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Former San Antonio City Manager Sheryl Sculley can’t take full credit for the title of her new book, “Greedy Bastards: One City’s Texas-Size Struggle to Avoid a Financial Crisis.”
It was 2014 when Mike Helle, president of the police union, said in a video: “The city manager and her team has done everything she possibly could to try to make us look like greedy bastards trying to break the city of San Antonio. That is absolutely 100 percent false and a lie.”
At the time, the City was embroiled with the union over officer health care benefits that would, Sculley said, eventually bankrupt San Antonio.
“I joked as soon as I saw [the video],” she told the Rivard Report this week, “if I ever write a book, he just gave me the title.”
The book hits shelves on Aug. 11, and you can read the introduction on her website. That same day, Sculley will sit down for a free, live-streamed interview at The Twig Book Shop at the Pearl with Rivard Report editor and publisher Robert Rivard.
“I was brought here to overhaul the organization and in the process discovered how damaging these contracts could be long term for the city,” Sculley said. “This is also a guidebook for city managers, elected officials, and communities across the country that are trying to make changes within their organizations and within their union contracts.”
The book includes insights into the issues the City faced in 2005 and how tackling those led Sculley to challenge the police and firefighter union labor contracts.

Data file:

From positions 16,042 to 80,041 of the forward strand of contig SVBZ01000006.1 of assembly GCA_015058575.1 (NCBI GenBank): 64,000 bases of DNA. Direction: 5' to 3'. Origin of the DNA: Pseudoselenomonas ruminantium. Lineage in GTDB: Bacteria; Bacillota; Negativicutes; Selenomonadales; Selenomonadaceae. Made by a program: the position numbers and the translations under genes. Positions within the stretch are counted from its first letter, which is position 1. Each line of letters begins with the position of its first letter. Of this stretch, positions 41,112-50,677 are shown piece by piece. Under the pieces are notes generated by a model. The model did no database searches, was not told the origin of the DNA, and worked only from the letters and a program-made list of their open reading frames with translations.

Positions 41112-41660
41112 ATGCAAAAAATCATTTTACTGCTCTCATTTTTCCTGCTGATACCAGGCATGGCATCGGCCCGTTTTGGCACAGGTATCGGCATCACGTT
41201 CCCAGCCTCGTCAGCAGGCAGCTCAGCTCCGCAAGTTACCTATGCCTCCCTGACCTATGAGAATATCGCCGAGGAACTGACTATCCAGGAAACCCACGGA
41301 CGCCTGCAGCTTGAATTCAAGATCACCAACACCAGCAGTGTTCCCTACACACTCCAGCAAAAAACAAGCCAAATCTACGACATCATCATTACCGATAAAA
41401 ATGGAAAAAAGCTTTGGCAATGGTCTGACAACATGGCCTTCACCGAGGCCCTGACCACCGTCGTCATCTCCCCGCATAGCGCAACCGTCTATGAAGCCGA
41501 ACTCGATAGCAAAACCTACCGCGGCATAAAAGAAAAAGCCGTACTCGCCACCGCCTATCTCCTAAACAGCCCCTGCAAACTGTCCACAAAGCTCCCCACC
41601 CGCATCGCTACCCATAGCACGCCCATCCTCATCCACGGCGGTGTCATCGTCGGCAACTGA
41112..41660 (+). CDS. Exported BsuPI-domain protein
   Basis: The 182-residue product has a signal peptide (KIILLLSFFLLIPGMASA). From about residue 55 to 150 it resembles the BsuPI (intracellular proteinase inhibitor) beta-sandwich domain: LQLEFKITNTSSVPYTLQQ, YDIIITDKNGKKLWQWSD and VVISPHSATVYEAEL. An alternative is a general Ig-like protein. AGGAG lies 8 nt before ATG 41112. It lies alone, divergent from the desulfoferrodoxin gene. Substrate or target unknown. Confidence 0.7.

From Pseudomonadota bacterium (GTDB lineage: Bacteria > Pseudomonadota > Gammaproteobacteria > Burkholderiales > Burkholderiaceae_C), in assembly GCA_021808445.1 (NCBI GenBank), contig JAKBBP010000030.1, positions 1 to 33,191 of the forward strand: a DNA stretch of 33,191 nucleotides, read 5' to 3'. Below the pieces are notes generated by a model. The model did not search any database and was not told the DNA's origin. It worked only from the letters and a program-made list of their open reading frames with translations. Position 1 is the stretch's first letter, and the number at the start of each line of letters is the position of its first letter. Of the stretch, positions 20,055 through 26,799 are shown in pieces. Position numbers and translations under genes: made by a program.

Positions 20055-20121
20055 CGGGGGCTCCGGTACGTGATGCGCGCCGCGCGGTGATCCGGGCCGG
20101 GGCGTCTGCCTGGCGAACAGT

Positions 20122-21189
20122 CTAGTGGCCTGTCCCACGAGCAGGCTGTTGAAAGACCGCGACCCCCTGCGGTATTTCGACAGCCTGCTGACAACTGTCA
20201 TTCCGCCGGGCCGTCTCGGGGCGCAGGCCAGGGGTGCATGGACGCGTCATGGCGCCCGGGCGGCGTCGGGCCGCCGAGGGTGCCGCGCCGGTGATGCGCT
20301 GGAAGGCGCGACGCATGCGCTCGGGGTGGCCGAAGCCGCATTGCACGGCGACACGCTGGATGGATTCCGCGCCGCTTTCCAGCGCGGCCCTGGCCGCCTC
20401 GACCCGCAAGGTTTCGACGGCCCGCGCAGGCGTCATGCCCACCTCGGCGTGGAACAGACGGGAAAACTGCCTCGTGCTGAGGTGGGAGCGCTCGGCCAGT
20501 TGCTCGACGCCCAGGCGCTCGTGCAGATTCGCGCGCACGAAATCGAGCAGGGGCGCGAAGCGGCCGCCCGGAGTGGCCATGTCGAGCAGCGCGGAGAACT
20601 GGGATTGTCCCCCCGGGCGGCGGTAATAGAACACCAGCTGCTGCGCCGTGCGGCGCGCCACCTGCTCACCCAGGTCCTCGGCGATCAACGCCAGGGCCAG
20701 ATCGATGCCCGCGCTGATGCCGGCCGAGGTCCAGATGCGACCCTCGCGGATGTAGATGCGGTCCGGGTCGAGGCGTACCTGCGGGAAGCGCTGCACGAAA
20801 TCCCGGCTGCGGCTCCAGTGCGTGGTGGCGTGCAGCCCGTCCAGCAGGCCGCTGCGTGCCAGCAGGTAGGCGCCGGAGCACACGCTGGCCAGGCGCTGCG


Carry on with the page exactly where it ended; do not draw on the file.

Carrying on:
“I dedicated the book to the residents of San Antonio and to our first responders who keep us safe,” she said.
For decades, the unions’ and their premium-free health care plans were considered political sacred cows: elected officials didn’t dare challenge unions for fear the public would see it as an attack on San Antonio’s widely respected first responders.
And, when Sculley demonstrated the ballooning cost of health care to the City, union leaders framed the conversation around that fear.
The phrase “greedy bastards” was meant to malign her in the minds of residents, but ended up describing their tactics and the lengths that “the unions would go to protect the old business models of their contract even if it meant harm to the city,” she said.
The title of the book “also reflects how dirty the fight would get,” Sculley said.
Ultimately, the police union agreed to adjusted health care benefits plans in 2016 which saved the City more than $100 million. The fire union arrived at the same health care plans through binding arbitration in February after the union initiated one of the most divisive elections San Antonio has seen in recent history. Less than a month after the election, Sculley retired after 13 years in the job.
The police union’s contract expires in 2021 and negotiations are slated to start January. The international Black Lives Matter movement has reignited calls for police disciplinary reform that the City tried but failed to address in 2016. A petition aimed at repealing the state law that allows public safety unions to collectively bargain for their contracts and establishes rules around hiring, firing, and disciplining police officers will launch in the coming weeks.
The timing of Sculley’s book launch, delayed by the coronavirus pandemic, turned out to be “perfect,” she said.
“The book is more relevant today than when I started writing it a year ago because there is still more work to be done,” she said.